• 1
    @Kai - I've added some additional info regarding what Pulaski considers to be "normal" (e.g pain, pain relief, physical trauma and maintaining the mother's consciousness and alertness so they can 'experience' the birth). – Valorum Jan 26 at 0:11
-1

There is also this episode:

https://memory-alpha.fandom.com/wiki/The_Begotten_(episode)

Which depicts the Bajoran childbirth process (Kira is a surrogate for O'Brien and Keiko). In this depiction, the stress and difficulty of childbirth seems more related to the inability of the men in Kira's life to cope with the situation than the birthing process itself.

  • 6
    Kira isn't a Federation citizen and this appears to be a traditional Bajoran birthing process (which is why I excluded it from my answer). I also didn't include Kes giving birth in a traditional Ocampan manner in VOY: Before and After – Valorum Jan 25 at 14:39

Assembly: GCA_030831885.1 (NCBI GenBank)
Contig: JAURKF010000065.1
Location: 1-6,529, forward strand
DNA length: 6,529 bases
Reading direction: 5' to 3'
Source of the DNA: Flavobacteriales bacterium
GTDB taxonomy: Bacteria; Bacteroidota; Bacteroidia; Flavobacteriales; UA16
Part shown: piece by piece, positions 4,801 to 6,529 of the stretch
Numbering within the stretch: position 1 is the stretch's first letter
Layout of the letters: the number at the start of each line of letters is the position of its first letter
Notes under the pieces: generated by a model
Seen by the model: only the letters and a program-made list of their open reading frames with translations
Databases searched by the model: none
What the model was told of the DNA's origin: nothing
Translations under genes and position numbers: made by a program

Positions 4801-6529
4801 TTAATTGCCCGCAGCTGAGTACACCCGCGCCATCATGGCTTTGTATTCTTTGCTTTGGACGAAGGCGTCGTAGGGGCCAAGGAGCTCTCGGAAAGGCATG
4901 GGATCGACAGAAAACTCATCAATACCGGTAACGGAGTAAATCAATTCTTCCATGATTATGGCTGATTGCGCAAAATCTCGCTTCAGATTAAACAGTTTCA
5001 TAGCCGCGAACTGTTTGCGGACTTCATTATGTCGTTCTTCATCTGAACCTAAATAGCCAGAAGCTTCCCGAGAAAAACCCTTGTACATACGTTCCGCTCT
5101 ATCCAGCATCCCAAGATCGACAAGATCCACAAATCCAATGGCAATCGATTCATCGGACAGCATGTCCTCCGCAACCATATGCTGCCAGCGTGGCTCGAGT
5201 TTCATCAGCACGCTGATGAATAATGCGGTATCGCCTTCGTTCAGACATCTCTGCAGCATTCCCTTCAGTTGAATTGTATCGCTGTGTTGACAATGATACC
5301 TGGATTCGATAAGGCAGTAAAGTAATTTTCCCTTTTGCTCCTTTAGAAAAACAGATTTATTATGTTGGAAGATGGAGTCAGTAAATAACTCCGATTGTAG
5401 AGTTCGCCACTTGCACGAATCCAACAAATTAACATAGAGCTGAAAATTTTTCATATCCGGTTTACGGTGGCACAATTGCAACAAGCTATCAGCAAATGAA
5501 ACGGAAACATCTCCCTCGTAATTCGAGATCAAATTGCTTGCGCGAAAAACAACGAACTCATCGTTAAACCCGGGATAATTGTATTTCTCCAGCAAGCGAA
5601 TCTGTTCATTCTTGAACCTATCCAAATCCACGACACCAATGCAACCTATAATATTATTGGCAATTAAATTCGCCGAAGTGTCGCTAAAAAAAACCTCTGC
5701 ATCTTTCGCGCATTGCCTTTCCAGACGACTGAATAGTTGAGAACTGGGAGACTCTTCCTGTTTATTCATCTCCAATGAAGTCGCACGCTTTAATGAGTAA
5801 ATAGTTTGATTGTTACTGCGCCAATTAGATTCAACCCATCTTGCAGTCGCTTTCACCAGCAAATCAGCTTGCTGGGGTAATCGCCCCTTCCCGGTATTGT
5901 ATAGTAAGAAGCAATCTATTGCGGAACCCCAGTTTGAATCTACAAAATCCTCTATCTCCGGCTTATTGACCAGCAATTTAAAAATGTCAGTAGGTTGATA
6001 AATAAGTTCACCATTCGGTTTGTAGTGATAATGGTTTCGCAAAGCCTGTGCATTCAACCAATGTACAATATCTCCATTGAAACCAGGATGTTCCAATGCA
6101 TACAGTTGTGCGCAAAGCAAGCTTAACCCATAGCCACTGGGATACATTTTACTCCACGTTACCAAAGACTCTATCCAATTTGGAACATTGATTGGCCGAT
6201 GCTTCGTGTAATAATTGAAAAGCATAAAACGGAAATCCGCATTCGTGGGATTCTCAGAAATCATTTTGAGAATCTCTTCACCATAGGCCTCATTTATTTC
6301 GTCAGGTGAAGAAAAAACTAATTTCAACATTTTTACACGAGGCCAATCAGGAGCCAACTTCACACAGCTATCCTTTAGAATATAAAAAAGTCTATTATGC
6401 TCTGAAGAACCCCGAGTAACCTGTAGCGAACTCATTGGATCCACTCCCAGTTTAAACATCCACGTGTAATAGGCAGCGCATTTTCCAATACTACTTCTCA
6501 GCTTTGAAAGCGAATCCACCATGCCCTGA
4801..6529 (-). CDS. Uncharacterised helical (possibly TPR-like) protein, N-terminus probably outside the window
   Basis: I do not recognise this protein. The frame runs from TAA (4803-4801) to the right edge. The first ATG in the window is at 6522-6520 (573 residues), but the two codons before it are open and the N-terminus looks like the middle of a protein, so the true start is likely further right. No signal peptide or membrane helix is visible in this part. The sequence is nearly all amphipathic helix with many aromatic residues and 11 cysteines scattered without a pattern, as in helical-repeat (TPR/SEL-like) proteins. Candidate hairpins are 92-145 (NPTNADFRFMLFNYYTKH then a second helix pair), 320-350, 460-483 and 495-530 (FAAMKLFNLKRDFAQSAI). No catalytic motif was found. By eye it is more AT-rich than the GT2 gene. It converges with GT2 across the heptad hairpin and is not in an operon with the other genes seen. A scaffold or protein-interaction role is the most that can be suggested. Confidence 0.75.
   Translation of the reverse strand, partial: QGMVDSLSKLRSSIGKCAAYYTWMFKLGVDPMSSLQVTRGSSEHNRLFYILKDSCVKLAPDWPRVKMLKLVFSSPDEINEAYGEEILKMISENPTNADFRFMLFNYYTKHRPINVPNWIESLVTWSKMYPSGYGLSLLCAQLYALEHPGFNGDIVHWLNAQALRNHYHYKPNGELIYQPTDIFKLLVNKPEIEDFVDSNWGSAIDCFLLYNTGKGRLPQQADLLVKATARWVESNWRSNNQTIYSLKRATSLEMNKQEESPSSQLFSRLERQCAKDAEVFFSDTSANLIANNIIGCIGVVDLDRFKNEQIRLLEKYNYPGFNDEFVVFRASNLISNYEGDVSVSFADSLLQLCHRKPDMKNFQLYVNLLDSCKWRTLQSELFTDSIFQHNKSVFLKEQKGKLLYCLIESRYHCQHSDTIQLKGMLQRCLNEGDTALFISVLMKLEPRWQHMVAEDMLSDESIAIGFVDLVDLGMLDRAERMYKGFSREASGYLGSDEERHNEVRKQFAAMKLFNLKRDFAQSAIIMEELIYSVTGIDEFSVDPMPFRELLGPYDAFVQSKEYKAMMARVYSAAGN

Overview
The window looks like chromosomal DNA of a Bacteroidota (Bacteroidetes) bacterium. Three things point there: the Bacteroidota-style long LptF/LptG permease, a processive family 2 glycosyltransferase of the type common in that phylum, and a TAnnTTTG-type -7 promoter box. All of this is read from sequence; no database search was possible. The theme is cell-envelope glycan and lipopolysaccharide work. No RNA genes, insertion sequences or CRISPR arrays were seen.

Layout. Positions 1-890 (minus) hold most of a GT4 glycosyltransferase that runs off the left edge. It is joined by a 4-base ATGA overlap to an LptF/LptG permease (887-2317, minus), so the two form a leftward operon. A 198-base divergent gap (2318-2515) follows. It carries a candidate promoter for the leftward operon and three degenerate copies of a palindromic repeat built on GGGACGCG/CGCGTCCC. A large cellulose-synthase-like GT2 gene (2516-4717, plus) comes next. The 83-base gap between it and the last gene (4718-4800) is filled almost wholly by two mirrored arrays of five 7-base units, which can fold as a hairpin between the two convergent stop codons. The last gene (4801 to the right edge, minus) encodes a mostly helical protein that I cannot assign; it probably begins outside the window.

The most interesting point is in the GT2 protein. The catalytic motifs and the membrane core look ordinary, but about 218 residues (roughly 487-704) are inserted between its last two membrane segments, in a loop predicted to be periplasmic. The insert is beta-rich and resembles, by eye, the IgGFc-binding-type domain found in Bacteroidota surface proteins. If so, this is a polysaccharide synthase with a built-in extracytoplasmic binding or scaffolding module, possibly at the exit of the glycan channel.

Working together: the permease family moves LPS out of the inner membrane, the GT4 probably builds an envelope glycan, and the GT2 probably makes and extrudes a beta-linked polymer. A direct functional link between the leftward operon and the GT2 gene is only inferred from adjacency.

• 5
    While Bajor is not in the Federation, Kira has access to Federation technology. Surely Bashir would have said something if she was deliberately choosing something that would involve more risk than necessary, given his friendship with Miles. And there's no sign that Kira's biology is as different from human as Kes's is. The question doesn't explicitly ask for human (though I would assume they're looking for species where the process is fundamentally the some as for us), and doesn't completely rule out non-Federation processes. – RDFozz Jan 25 at 18:31
  • While that's not untrue, I think we can rule out non-Fed species giving birth in their own traditional manner – Valorum Jan 26 at 10:37

Your Answer

By clicking "Post Your Answer", you acknowledge that you have read our updated terms of service, privacy policy and cookie policy, and that your continued use of the website is subject to these policies.

Not the answer you're looking for? Browse other questions tagged or ask your own question.